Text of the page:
While the term "diversity" is definitely a hot topic in the fashion world right now, not every brand necessarily understands the concept in full.
On Thursday, Gucci shared a series of audition videos via Instagram for their pre-fall 2017 campaign. All of the models showcased were black, which, at first, was thrilling to see as the high-end retailer seems to mostly work with white talent. But after watching the tapes, something felt a bit off-putting.
During the auditions, the models were asked a series of questions, including: "What's your spirit animal?" (which is an overall big no-no) and "What does it mean to have soul?" (which can be seen as stereotyping). Finally, they were asked to dance to Duke Browner's "Crying Over You."
Now, of course, Gucci's creative direction for the full campaign is still up for debate and discussion. And while using models of colour is definitely a good thing to keep the fashion industry progressive, it can only work when executives are being mindful of potential racist undertones.
Last November, rapper Desiigner performed his single "Tiimmy Turner" for Anna Wintour and other Vogue heavy hitters. Some praised the Brooklyn, New York native for pushing the envelope of the high fashion publication, while others were left feeling a bit uncomfortable after watching. One DJ Booth writer even compared the performance to a minstrel show.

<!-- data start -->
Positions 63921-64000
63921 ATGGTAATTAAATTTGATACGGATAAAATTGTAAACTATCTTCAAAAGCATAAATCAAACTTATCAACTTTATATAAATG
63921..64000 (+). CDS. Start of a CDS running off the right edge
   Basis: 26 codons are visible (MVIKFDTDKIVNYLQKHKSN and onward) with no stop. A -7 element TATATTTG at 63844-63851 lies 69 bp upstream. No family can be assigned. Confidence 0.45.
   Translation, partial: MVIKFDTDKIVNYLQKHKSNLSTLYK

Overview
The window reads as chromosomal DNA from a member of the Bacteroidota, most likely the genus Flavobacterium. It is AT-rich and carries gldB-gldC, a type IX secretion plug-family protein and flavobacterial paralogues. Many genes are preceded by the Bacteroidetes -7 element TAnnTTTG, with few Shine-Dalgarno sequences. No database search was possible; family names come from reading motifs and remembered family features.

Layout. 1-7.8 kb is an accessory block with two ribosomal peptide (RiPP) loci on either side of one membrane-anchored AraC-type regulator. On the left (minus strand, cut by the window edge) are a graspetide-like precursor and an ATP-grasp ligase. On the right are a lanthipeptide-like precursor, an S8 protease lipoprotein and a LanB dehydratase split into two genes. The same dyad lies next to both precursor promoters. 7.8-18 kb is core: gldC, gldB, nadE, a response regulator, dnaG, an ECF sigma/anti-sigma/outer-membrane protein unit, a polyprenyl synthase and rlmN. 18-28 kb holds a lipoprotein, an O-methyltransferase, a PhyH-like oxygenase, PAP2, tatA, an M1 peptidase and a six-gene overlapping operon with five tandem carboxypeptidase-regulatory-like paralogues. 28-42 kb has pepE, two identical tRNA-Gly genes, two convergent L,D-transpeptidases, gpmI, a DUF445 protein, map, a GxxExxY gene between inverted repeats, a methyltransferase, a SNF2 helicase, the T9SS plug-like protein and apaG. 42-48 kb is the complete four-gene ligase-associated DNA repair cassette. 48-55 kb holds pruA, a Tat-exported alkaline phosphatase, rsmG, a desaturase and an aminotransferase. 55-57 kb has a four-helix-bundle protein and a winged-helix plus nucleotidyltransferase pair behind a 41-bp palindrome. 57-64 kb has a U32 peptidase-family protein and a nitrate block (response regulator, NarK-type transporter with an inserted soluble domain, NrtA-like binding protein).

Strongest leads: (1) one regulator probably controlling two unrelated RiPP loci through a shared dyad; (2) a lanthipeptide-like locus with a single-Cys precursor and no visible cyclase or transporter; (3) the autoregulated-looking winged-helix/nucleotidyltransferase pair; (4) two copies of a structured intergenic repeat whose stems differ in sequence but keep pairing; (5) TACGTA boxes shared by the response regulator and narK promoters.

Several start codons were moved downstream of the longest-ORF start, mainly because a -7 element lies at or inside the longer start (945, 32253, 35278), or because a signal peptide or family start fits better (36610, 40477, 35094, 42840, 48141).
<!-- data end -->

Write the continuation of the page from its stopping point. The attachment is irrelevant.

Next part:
"This look like some slave auction type shit surprised they didn't ask him to tap dance," one user commented under the YouTube video uploaded by Vogue.
"Something about this doesn't sit right with me... :/," said another.
Watch Desiigner perform for Vogue below.
Last September, Trinidadian-Canadian model Shivani Persad told HuffPost Canada Style that she fears the concept of diversity in the fashion industry may only be an illusion.
"Honestly I'm very scared that it's just a trend," she said. "I'm scared that it's convenient because of what's happening in the world right now. I'm scared people are picking up on it to seem 'socially conscious' but they're really just bullshitters. There's a part of me that prays it's real. I mean, I'm going to try my best to make it real because for me, the stuff I experience isn't a trend — it's my life."
In 2011, Gucci faced a racism lawsuit involving Rihanna after being called out by a tax lawyer who previously worked for the company. The suit claimed the former employee was told to "tax the hell out of" the singer and find a way to allow Gucci to "withhold 30 per cent of her fee" after finding out the Grammy winner was from Barbados.
Nonetheless, here's to hoping the luxury retailer has learned from its mistakes and the new campaign is done tastefully. It would be amazing to see more models of colour continued to be showcased in high fashion in a genuine and progressive light.
Check out more of the audition tapes below.